The effort initially focuses on the U.S mid-Atlantic region, which has experienced severe impacts from extreme weather events with increasing frequency over the past several decades. The project aims to deliver a robust predictive understanding of coastal evolution accounting for the complex, multiscale interactions among physical, biological, and human systems.
What to Expect: Extreme Events
The U.S. coastal property market, including public and private infrastructure, has an estimated value of about one trillion dollars. Population growth continues to increase the size of our cities, including in coastal and near-coastal areas. Yet stressors from both natural and human systems result in billions of dollars in losses each year. Sea levels continue to rise, and extreme weather events, including heavy precipitation, storm surges, high tides, and winds are projected to increase in frequency and intensity. And in the background, our public infrastructure—electric power, water, and transportation systems—continues to evolve.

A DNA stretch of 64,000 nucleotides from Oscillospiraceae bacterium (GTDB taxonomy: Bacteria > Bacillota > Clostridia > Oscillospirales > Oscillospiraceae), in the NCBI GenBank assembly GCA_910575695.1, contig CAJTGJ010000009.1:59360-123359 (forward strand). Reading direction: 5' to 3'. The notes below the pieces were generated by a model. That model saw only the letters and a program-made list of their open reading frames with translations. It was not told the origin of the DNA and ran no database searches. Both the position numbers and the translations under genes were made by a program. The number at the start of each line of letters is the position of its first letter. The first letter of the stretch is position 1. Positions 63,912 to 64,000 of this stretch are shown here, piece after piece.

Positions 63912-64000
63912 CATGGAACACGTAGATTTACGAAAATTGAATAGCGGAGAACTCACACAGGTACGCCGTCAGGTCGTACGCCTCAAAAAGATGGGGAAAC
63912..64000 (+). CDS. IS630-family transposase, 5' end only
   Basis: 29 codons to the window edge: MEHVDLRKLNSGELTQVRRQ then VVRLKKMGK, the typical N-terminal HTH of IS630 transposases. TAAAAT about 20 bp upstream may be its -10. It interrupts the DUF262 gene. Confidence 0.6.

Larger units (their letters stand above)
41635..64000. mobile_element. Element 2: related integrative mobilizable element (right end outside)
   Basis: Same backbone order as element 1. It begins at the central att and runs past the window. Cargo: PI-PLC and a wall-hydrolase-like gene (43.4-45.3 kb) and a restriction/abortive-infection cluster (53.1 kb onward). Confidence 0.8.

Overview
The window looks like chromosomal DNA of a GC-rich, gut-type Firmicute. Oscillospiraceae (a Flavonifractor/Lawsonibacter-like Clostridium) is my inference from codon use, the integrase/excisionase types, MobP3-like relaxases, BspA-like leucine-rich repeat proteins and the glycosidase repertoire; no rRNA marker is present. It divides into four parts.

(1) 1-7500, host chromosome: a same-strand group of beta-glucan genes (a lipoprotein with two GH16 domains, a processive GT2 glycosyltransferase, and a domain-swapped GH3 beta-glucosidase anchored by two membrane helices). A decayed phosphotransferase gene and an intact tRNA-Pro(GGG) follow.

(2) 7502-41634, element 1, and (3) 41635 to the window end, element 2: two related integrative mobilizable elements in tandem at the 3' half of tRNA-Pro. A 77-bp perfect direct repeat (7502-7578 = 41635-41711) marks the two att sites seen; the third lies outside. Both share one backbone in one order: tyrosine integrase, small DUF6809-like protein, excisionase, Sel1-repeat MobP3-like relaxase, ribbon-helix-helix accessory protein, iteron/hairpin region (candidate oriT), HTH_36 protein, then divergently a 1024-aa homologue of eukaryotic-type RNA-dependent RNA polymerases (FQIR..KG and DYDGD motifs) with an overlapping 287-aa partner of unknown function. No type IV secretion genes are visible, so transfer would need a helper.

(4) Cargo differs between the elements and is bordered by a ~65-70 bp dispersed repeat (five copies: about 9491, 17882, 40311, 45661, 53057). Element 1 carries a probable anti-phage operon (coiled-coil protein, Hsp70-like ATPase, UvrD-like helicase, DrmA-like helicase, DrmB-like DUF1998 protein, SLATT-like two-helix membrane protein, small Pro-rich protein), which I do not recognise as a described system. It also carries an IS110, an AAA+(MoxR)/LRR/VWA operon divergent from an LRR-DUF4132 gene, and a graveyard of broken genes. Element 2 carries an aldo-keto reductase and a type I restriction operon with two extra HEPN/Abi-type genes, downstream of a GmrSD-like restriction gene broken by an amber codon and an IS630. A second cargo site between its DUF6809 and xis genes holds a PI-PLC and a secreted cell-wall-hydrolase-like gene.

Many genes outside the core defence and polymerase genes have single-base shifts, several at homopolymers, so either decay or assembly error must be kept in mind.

PNNL researchers led by David Judi are characterizing the impact and risk of extreme events on human systems. For example, how will future flooding levels affect our urban building stock? What impact will sea level rise, coupled with tropical cyclones, have on our public infrastructure?
Using integrated, multiscale models of both natural and human systems, the research links hazards with consequences to quantify risk in coastal urban areas.
Methane: A Microbial Migration
Greenhouse gases, such as methane, trap heat in the atmosphere and influence global climate processes. While cows take most of the rap on methane, the gas bubbles up from any environment where microbes munch on decaying organic matter.